. examination: The physician will search for abdominal distension, discomfort, or tenderness that may suggest a possible bleeding ulcer. A mass the doctor can feel is cause for concern about cancer.
. Anal and digital rectal examination: A medical professional will inspect the anus for possible external sources of bleeding such as trauma, foreign body, or hemorrhoids. A finger examination can assess tenderness, character of stool, and the presence of masses.
Diagnostic tests: Depending on the type and severity of bleeding, health care providers may perform special tests to aid in diagnosis.
. Blood tests: Health care professionals will take blood samples to assess the extent of blood loss, the clotting ability of blood, and the possibility of infection.
. Nasogastric tube: A medical professional may need to pass a flexible tube through the nose into the stomach to check for the presence of active bleeding. This may be uncomfortable, but can be a vital diagnostic test.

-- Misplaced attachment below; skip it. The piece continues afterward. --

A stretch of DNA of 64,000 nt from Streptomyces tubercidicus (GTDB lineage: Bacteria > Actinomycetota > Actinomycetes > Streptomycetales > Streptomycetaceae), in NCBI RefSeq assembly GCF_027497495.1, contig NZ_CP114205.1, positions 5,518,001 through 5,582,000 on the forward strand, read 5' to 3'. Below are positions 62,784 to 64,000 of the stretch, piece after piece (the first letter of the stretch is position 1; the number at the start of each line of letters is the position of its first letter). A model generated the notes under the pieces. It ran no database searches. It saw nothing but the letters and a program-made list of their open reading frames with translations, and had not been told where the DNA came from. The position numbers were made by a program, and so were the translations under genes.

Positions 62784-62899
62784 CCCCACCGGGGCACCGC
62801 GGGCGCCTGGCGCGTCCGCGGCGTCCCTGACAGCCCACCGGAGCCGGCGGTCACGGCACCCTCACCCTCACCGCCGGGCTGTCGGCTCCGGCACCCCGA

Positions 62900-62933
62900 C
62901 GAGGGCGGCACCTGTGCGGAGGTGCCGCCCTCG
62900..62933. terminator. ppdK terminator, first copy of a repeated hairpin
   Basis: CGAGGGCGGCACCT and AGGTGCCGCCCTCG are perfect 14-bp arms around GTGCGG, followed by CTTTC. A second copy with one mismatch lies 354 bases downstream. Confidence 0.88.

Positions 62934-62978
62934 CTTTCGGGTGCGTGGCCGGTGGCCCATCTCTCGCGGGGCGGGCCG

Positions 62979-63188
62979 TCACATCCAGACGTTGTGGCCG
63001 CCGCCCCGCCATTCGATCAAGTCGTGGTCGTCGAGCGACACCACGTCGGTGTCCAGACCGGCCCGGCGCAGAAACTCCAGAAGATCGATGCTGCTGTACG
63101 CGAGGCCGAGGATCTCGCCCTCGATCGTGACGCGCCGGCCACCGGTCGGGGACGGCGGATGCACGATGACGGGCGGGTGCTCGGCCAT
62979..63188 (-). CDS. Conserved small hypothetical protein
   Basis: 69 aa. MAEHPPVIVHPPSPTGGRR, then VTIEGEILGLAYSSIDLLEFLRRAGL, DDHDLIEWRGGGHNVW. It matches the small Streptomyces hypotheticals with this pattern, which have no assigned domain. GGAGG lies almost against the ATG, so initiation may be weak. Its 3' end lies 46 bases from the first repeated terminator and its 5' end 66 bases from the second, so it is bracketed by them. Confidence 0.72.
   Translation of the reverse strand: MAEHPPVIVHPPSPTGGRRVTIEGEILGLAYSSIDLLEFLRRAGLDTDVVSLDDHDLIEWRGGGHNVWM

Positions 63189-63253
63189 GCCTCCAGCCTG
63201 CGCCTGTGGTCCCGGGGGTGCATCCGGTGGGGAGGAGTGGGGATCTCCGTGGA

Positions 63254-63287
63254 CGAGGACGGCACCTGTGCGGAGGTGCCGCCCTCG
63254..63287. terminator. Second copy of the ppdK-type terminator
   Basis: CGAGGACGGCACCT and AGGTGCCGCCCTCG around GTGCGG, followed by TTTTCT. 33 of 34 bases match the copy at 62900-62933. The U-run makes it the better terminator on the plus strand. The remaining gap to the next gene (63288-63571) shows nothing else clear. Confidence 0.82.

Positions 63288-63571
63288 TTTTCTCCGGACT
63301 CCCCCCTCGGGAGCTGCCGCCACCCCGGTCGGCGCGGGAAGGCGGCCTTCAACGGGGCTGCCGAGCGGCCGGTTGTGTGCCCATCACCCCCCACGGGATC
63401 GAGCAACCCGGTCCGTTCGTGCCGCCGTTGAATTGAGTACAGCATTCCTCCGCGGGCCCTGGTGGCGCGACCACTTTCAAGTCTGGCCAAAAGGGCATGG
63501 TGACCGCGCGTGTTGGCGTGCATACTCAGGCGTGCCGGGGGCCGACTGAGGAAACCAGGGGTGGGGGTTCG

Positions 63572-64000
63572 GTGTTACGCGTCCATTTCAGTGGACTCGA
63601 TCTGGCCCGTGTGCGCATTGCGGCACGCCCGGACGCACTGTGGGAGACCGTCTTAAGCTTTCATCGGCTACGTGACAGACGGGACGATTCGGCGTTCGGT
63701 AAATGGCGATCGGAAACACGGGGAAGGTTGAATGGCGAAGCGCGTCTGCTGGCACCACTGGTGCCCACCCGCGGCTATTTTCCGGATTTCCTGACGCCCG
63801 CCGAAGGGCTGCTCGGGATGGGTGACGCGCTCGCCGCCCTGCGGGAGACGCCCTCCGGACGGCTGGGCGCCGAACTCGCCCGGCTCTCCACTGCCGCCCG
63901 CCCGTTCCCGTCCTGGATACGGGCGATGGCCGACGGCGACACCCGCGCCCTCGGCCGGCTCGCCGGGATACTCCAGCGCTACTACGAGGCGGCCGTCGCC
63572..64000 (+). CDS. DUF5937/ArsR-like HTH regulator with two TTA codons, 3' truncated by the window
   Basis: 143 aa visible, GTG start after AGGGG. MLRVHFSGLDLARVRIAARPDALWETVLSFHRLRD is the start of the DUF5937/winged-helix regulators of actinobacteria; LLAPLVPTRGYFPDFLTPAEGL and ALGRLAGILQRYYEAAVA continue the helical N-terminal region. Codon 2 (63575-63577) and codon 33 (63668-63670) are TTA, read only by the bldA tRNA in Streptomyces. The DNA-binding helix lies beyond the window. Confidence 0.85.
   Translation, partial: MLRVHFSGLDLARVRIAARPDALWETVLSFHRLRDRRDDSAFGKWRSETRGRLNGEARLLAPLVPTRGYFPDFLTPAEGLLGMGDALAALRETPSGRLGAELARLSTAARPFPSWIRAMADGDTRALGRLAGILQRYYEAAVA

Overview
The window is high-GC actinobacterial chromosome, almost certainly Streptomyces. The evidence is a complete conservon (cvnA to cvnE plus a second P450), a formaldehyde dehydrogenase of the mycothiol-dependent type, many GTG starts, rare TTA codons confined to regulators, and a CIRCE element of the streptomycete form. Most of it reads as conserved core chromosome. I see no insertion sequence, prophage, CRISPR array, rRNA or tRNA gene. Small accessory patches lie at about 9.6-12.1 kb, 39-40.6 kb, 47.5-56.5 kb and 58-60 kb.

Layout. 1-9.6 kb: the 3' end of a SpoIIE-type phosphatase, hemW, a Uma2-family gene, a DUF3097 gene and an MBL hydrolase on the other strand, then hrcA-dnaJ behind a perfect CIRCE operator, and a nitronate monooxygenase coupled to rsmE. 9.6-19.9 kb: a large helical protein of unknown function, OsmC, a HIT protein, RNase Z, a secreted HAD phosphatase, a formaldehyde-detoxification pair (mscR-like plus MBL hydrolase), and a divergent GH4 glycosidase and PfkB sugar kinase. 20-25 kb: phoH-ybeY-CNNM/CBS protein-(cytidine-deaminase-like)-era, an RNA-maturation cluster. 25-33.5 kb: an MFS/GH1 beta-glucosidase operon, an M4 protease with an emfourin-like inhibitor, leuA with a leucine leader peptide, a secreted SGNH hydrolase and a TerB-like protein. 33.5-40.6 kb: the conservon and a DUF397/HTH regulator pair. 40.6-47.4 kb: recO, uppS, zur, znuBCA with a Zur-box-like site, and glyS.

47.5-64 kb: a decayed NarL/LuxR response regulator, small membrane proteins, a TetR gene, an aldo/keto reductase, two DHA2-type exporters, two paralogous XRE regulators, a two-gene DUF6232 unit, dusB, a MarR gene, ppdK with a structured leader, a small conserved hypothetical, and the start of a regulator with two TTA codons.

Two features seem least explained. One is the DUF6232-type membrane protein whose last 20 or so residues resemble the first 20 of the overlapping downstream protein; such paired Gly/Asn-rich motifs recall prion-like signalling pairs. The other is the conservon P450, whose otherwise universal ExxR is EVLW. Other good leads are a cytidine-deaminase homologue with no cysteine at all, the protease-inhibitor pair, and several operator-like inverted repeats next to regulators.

. Anoscopy: A plastic or metal scope (anoscope) placed into the anus allows for quick examination of the rectum.
. Flexible sigmoidoscopy: A flexible tube inserted into the rectum evaluates the rectum and lower end of the colon.
. Colonoscopy: A physician inserts a soft tube equipped with a light and camera into the rectum and pushes it into the colon. The medical professional can visualize the entire large colon. A colonoscopy can locate areas of bleeding, masses, or irregularities, and can be used to screen for colon cancer.
. Barium enema X-ray: This study uses liquid barium inserted into the rectum. An X-ray can highlight problem areas such as tumors or diverticula. However, it cannot distinguish sites of active bleeding.
. Nuclear medicine studies: A tagged red blood cell scan can pinpoint areas of slow bleeding.
. CT scan: This scan can help diagnose diverticulitis or tumors in the bowel.
. Angiography: A contrast dye study evaluates active areas of brisk bleeding.
The treatment for rectal bleeding depends on the cause and source of the bleeding.
. Regardless of the source of bleeding, treatment of significant blood loss will begin by stabilizing the patient’s condition.
. Initially, medical professionals will provide oxygen to the patient and monitor the heart. An IV will be started to administer fluids and for a possible blood transfusion.